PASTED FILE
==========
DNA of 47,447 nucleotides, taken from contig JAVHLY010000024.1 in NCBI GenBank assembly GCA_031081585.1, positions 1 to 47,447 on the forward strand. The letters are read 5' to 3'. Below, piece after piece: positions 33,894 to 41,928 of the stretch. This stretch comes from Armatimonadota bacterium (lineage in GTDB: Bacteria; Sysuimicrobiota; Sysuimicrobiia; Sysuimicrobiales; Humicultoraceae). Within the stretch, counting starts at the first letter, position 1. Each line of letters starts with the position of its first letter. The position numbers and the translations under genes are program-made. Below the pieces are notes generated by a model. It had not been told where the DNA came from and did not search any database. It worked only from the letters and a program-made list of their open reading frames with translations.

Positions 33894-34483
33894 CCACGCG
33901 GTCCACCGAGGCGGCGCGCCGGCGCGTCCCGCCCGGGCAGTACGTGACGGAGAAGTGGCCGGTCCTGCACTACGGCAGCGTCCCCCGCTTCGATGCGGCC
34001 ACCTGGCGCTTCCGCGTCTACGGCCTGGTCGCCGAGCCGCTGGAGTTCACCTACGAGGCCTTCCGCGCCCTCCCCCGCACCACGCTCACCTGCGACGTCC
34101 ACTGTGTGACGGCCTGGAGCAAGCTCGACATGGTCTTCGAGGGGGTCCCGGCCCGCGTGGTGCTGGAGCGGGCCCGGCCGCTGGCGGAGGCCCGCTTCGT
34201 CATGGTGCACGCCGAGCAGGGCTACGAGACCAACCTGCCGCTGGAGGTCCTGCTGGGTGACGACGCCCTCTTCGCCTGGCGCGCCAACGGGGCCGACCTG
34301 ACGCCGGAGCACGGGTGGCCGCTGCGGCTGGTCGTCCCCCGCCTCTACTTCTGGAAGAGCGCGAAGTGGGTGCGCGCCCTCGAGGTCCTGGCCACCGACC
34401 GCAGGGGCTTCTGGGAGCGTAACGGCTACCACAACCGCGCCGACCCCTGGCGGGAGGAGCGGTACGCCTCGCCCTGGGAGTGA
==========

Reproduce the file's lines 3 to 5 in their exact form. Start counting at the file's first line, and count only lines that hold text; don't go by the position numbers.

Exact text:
33894 CCACGCG
33901 GTCCACCGAGGCGGCGCGCCGGCGCGTCCCGCCCGGGCAGTACGTGACGGAGAAGTGGCCGGTCCTGCACTACGGCAGCGTCCCCCGCTTCGATGCGGCC
34001 ACCTGGCGCTTCCGCGTCTACGGCCTGGTCGCCGAGCCGCTGGAGTTCACCTACGAGGCCTTCCGCGCCCTCCCCCGCACCACGCTCACCTGCGACGTCC